14. Sharktooth Hill Trip Report Part 1 – building the sifting table Hi everyone, After my first trip to Sharktooth Hill in June, I was hooked. I immediately started making plans to return and, this time I’d come better prepared. This forum has provided an amazing source of ideas and helpful people and inspired me to build a sifting table for my next trip to STH. A huge thanks to those who have helped me by answering questions, providing pictures and ideas, and helping me troubleshoot. I gathered as much info as I could and then tried to combine all the best ideas into one contraption to fit my needs. I’m excited to try this beast out next week! It’s big! The screen is 37.5” x 21” and the table stands about 4 feet tall but I will lower it if the height proves too high to load easily. I don’t want to sacrifice “wobbly-ness” though, because I’m hoping that’s going to do a lot of the sifting work for me. Plus, my son and I are 6’5” and 6’4” so a tall table should be ok. I used SCH 40 PVC and the 2 rectangular bases are glued while the 4 legs are removable to allow for compact storage/transport. In limited testing everything stayed together but I’ll bring some PVC glue with me in case I need to solidify it in the field. I'll also bring my PVC cutter for “disassembly” for the way home if need be. The bottom tier is ¼” mesh and has 6 “T” brackets to make sure it stays on top of the PVC frame. I bolted on a handle to allow it to be shaken one- or two-handed. There are no pointy parts on the inside (trying to avoid bleeding as much as I did on my last visit to STH). The top tier is ½” mesh and sits inside the bottom tier. Corner braces in the bottom tier (see above) allow the upper tier to sit low enough that it won’t dislodge but high enough that the contents can move freely across the bottom mesh. Initially I was disappointed that the large size and my inability to “tighten” that mesh caused it to sag noticeably once it was loaded up with soil. I remedied this with the addition of an adjustable bracket along the midpoint. But then when I put the top tier inside the bottom tier I realized I’d created a teeter-totter (doh!) and had to chisel out a groove on each side to allow it to fit in there. I’m very excited to go give it a try and I hope you all find this pre-trip report interesting. I’m happy to answer any questions and/or accept suggestions for improvement. And thanks again to all the helpful people on this forum whose previous pictures, design notes, and conversations encouraged me to attempt this (and make this post). I’ll send a follow up trip report after I get home. Cheers!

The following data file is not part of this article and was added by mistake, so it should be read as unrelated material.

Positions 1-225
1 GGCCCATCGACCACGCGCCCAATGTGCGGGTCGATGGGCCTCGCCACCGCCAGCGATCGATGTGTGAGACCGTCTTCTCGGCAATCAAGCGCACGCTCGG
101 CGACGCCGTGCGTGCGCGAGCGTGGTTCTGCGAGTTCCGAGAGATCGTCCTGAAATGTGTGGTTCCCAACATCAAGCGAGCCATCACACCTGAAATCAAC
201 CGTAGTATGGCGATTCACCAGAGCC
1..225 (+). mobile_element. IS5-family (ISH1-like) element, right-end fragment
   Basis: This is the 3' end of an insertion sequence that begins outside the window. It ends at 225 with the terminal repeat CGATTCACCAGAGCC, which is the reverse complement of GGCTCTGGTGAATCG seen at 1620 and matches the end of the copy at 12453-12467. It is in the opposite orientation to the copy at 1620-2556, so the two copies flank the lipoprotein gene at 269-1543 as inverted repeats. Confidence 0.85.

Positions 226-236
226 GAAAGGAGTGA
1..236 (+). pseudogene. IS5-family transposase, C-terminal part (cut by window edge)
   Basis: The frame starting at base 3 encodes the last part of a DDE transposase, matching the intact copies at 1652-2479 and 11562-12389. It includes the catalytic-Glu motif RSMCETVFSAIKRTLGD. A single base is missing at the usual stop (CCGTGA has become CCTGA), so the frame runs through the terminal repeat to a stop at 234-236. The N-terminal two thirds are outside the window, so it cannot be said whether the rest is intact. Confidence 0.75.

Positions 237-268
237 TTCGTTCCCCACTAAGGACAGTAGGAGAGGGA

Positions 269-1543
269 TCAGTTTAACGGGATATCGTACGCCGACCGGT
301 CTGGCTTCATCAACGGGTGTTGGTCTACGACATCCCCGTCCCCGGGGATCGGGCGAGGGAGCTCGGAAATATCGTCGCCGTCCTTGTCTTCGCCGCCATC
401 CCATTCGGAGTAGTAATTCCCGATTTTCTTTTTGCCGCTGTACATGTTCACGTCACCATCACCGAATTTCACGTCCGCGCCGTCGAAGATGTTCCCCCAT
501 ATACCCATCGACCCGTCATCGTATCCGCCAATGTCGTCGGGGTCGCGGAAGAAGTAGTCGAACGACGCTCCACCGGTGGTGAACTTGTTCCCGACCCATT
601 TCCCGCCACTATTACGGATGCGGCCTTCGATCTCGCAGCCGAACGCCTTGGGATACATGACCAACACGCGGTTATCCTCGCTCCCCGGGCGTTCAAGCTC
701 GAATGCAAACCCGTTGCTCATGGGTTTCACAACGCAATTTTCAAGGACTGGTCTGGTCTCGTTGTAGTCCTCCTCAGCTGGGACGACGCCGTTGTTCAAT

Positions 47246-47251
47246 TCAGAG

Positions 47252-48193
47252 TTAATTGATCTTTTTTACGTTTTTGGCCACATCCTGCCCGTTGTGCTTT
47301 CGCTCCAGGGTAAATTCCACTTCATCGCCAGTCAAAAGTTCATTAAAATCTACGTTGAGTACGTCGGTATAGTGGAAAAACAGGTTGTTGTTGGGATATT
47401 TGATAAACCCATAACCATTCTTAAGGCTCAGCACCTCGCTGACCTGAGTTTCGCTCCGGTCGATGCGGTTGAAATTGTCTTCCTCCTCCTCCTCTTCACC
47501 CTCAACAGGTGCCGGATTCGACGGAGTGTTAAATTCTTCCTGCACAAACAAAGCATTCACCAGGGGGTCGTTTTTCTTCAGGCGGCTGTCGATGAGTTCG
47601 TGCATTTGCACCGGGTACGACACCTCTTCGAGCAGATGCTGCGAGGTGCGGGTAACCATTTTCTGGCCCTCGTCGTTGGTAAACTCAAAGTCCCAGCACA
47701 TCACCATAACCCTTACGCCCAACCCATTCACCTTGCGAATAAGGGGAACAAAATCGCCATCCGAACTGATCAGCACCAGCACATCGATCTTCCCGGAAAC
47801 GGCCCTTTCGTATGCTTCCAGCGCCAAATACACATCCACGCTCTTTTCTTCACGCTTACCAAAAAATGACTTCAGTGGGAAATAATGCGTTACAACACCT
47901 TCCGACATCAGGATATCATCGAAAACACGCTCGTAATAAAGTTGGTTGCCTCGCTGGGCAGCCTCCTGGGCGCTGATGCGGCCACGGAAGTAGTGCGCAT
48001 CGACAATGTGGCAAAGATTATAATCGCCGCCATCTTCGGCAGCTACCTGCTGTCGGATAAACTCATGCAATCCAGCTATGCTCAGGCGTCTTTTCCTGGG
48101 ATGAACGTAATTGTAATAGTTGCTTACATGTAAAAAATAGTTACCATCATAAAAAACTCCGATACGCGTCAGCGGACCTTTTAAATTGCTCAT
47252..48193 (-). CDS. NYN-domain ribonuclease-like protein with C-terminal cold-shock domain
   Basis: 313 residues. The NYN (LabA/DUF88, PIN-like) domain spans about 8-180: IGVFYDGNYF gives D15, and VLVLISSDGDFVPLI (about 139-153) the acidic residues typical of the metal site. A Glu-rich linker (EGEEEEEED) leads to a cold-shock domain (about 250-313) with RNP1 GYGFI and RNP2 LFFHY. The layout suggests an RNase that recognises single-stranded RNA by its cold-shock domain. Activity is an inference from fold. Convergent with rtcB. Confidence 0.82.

15. ThePhysicist

    Carcharodon planus

    From the album: Sharks

    "Hooked white shark/mako" Round Mountain Silt Fm., Sharktooth Hill, Kern Co., Bakersfield, CA, USA
  16. Hey everyone! Going to STH somewhat soon, I plan on going to Ernst quarries(or if anyone has any other sites they’d recommend), and was wondering if there were any tips anyone could give me, since This will be my first time. Also, are there safety instructions they give you when you get there?